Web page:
At our annual KPMG Global Energy Conference in Houston a year ago, we predicted that an oversupply of LNG would continue through the first half of 2020, as record-high final investment decisions (FID) would create excess supply. We expected that the market would subsequently tighten somewhat.
However, the outbreak of COVID-19, along with other significant events, has changed that bullish outlook.
First, in late 2019, Northeast Asia experienced an unusually warm winter, which weakened LNG demand in the region. The excess supply was shipped to Europe, which had excess storage and was able to take advantage of the lower prices to stockpile the LNG for when needed (this transfer is an example of how Europe can play a role in the global LNG ecosystem to balance supply and demand).
Then, in March 2020, an oil-price war broke out between Saudi Arabia and Russia. Crude prices plummeted, with negative prices per barrel for several days. LNG spot prices fell as well, dragged down by the decline in oil. For example, Japan/ Korea Marketer (JKM) spot was priced below US$2/ MMBTU as of the end of May. That’s down 67 percent from its end-of-January level of about US$6/MMBTU.
The oil market volatility wasn’t an overreaction. The issue of oversupply was real, and the only solution was for Saudi to reduce its production.
Not surprisingly, the global spread of COVID-19 stands as the most important event for LNG demand so far in 2020, and its effects are causing more serious and potentially long-term pressure on the demand side. Cities worldwide imposed lockdowns limiting people’s movements and shutting down nonessential business, as well as entertainment and sports venues and houses of worship. These quarantine measures have curbed energy consumption. How long economies will take to recover from the effects of COVID-19 remains uncertain, and many currently shuttered businesses will certainly close for good. Hence, the continuing softening in demand is likely to remain for the time being.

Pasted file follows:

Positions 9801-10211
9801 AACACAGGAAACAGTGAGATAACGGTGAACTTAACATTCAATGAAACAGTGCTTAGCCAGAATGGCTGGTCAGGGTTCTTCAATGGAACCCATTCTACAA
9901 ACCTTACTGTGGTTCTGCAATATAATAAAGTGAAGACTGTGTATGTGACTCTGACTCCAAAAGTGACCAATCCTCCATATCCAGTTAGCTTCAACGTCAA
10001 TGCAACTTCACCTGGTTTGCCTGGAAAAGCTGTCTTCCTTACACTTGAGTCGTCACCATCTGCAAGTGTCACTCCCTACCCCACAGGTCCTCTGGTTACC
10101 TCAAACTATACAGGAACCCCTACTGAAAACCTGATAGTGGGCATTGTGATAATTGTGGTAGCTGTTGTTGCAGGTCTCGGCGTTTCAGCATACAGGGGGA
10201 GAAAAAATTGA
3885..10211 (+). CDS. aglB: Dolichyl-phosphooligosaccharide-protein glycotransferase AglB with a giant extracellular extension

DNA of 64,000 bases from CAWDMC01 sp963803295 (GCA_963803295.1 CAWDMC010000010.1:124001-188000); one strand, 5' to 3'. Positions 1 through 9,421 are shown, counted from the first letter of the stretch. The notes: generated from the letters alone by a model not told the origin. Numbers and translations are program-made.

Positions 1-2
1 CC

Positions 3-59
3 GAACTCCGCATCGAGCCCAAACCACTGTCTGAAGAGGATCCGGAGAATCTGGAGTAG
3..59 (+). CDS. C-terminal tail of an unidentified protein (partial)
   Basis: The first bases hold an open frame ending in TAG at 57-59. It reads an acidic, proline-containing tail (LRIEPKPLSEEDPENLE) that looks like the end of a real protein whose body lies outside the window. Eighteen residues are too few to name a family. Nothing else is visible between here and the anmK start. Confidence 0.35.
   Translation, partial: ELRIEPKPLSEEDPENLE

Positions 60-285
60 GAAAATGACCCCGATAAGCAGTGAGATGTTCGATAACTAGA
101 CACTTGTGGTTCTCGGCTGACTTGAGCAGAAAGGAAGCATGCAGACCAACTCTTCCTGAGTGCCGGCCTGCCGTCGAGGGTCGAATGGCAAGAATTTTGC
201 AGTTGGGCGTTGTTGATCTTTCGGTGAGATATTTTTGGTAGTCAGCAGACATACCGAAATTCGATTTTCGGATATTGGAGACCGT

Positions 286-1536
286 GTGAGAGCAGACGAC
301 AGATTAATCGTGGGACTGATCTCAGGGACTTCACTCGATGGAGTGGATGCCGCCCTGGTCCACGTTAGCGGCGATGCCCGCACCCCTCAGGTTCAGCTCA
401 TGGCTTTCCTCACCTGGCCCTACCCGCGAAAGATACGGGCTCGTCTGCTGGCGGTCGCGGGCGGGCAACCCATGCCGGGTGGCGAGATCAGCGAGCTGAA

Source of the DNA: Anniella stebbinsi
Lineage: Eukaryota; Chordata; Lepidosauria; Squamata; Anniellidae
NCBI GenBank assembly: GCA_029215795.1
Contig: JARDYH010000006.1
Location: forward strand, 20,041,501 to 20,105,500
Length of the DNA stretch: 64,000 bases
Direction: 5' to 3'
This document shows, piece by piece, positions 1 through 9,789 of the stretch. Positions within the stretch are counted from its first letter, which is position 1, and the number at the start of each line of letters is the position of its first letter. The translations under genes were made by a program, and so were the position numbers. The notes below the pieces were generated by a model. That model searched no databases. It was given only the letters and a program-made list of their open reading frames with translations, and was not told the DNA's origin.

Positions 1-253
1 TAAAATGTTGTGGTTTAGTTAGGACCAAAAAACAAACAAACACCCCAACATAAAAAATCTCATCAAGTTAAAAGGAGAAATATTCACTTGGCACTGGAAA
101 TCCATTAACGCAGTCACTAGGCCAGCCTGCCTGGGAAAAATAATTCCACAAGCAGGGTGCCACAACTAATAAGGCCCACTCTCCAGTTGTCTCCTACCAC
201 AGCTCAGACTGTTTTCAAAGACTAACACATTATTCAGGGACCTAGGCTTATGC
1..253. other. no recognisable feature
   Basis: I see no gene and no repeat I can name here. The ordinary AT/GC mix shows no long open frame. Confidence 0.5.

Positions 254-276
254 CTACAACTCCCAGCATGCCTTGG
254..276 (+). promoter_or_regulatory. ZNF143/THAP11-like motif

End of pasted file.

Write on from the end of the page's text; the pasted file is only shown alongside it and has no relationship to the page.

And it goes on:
As we look at the market now, few buyers are active, despite a low LNG spot price of around US$2/MMBTU. Demand remains low from Northeast Asia, while Europe has maxed out its storage capacity and can’t absorb any more excess supply.
The effects of COVID-19 are largely expected to cut global LNG demand by as much 8 percent, compared with pre-COVID levels, and a rapid return to the previous level of demand doesn’t appear likely.
The exception is China, where the government is aggressively pursuing efforts to recover its economy. Market watchers expect that Chinese demand will return to the pre-COVID-19 levels in the second half of 2020.
On the positive side, lower prices for LNG have made it more competitive against other types of fuel, especially coal. In fact, the record low LNG prices may cause the many countries that rely on coal to accelerate their shift to LNG.
Likewise, low prices may also drive the use of LNG for bunkering (that is, using natural gas to power vessels) and other transportation modes, which dovetails with the overall trend toward greener energy.
The current historically low prices for LNG—especially for U.S.-based projects—are putting significant pressure on producers and suppliers in a difficult situation. As we discussed above, buyers are already at full capacity and can’t take any further supply, particularly Northeastern players and those in Europe.
This excess may force producers and suppliers to cancel shipments in the coming months. If producers and suppliers do pull back, they may have to reevaluate their operations and take steps to reduce operating costs to make up for the declining market prices. Those steps could include the delay of new LNG liquefaction projects; however, deferring the construction of these plants will affect supply and demand down the road.
Also, particularly in the U.S., reorganizations among suppliers and producers may lead to a round of M&A and consolidation.
LNG has historically been an expensive fuel. Liquefaction facilities are costly and time-consuming to build, and the process is highly technical and complex.
Although growing market competition has pushed prices lower than ever before, LNG has still been considered too expensive to satisfy electrification needs in emerging countries. Also, due to the large amount of capital needed to complete a project on time, and with contracts tied to a certain volume, buyers have tended to be large players.
But COVID-19 and the other factors that have put pressures on LNG prices may change all that.
Many of the countries in South Asia, South America, Eastern Europe, and Africa have been using coal for their energy because of its low price, even though they are being encouraged to switch to greener energy because of climate change. The lower prices for LNG may make it easier for these developing countries to transition away from coal.
Second, the Chinese government will allow many more non-state-owned enterprises to procure LNG from abroad to increase LNG import for faster switching from coal.
These developments will have a number of implications for LNG buyers and sellers:
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